Right next to the Easter cupboard, on either side, were various holiday cupboards because Mama was a decorator extraordinaire. I can remember everything about our lives if I open the cupboards of that hallway in my memory palace. I will one day lose this memory palace unless I write it down, but for now I’m so happy that it’s still mine, and I can visit and share it with my Dad. Today at Easter Supper, we started naming all the things Mom used to make that we loved to eat, we raved about the chicken divan, the turkey tortilla casserole, the seared steaks, the beef stew, the chicken soup, and then decided there was just one thing that stood out on the other end of that spectrum. White fish with ketchup. I mentioned it and Dad said, “Oh, I remember that. I didn’t care for that at all. I ate it, but I never said anything good about it. I kept hoping your mother would take it out of the rotation.” She eventually did, but she was not quick enough for me.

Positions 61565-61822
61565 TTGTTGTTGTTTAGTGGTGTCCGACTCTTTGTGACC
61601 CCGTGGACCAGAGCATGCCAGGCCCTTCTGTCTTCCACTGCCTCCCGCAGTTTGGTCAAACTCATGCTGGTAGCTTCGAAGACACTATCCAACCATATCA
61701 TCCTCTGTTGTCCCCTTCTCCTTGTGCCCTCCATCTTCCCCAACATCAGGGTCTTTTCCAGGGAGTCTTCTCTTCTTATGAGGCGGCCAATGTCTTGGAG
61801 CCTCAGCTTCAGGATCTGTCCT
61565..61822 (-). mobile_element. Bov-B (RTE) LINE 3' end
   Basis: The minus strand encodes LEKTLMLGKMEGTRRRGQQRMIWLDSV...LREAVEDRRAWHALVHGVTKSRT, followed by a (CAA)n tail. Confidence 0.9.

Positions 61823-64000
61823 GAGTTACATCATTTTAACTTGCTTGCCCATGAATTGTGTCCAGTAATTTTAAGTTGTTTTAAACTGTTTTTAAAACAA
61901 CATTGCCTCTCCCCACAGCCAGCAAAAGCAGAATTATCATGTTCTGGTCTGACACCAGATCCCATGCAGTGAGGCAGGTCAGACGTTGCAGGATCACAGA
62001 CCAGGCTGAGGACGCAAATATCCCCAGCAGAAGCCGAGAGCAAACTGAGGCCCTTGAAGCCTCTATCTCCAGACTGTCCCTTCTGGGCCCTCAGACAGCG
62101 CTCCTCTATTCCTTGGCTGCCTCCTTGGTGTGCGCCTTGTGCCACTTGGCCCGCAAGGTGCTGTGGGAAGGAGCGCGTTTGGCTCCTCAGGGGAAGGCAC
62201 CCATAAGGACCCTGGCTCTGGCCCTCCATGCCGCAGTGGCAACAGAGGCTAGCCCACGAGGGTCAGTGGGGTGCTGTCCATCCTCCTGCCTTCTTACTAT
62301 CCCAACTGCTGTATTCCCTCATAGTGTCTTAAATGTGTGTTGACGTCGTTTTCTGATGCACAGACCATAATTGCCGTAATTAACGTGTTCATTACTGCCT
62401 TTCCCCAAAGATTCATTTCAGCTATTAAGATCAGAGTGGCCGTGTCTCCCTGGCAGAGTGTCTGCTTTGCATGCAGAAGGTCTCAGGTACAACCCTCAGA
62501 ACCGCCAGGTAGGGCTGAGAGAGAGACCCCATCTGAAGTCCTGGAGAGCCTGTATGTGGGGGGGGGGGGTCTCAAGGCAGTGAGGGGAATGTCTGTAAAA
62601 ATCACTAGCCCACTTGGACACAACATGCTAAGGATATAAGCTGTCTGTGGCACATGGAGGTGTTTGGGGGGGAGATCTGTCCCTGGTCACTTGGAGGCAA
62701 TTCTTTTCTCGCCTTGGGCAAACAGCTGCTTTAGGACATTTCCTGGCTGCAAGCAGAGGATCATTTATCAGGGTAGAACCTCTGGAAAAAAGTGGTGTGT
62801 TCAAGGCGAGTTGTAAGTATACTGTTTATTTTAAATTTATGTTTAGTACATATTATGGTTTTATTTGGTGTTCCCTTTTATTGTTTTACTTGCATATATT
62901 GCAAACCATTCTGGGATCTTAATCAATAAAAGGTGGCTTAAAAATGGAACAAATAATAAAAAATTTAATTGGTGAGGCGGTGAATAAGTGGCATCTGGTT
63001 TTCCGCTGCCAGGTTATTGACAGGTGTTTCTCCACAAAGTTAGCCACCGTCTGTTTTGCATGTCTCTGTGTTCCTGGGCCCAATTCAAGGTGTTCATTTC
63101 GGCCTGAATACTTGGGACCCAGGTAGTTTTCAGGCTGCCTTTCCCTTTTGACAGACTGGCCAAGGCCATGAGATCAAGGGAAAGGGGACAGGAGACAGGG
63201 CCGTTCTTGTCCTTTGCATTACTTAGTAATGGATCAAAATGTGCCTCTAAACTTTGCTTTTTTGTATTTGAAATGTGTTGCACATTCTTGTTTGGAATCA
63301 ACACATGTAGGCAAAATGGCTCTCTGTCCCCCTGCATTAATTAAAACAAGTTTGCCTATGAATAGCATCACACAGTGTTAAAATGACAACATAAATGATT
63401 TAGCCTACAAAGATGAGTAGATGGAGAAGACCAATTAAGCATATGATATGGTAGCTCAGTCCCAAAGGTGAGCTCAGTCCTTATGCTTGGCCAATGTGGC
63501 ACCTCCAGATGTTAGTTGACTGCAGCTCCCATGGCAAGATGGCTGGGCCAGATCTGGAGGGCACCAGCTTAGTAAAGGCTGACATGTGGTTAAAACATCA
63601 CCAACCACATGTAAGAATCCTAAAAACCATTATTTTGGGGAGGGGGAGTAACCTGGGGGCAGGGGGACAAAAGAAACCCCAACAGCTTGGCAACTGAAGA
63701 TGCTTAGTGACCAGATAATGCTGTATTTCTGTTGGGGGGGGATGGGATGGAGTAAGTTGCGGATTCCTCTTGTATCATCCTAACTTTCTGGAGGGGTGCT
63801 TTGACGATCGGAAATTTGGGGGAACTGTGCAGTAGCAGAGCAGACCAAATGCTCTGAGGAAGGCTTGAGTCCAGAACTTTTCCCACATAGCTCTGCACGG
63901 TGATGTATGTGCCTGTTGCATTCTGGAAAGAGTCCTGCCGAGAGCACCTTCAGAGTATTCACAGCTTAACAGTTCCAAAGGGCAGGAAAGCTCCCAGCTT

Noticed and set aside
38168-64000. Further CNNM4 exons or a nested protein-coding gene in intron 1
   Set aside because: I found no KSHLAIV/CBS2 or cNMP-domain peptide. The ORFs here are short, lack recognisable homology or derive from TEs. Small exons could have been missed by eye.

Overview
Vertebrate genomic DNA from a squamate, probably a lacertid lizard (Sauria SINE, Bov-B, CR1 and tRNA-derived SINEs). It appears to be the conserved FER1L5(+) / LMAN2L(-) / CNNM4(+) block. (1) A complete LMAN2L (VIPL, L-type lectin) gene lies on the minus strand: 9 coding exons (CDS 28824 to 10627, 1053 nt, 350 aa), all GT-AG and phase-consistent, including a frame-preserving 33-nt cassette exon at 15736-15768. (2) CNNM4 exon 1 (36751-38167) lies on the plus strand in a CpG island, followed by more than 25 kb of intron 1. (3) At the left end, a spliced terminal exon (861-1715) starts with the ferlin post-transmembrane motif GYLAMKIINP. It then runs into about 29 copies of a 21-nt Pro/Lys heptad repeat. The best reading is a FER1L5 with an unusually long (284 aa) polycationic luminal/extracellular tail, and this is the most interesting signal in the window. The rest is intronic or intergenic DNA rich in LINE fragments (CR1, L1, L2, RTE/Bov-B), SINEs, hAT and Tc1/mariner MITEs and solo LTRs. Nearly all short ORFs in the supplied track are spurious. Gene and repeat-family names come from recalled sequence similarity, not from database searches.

As we prepare to visit a place where lives were found to be so precious and have been memorialized, and remember people who have changed Oklahoma City ever after–let’s think about the individual ways we may each remember those we’ve lost and how we memorialize them so we are open and graceful and dignified and can appreciate what we will learn.

“Holy Memories, Batman! Will we be able to remember everything?” No we won’t, and that’s why public memorials matter so much to who we were, who we are, and who we become. We’ll be looking at this map.

Map of the Oklahoma National Memorial & Museum

And we’ll be trying to learn what this map means to those who drew it, created what it represents, and THEN what it means to us. We will leave Oklahoma, each with a memory palace of moments and images and thoughts to hold close that can be traveled through again and again–as long as you have a map and remember where everything is and what it means to you. And that, right there, is the point of expanding your minds with travel. That right there.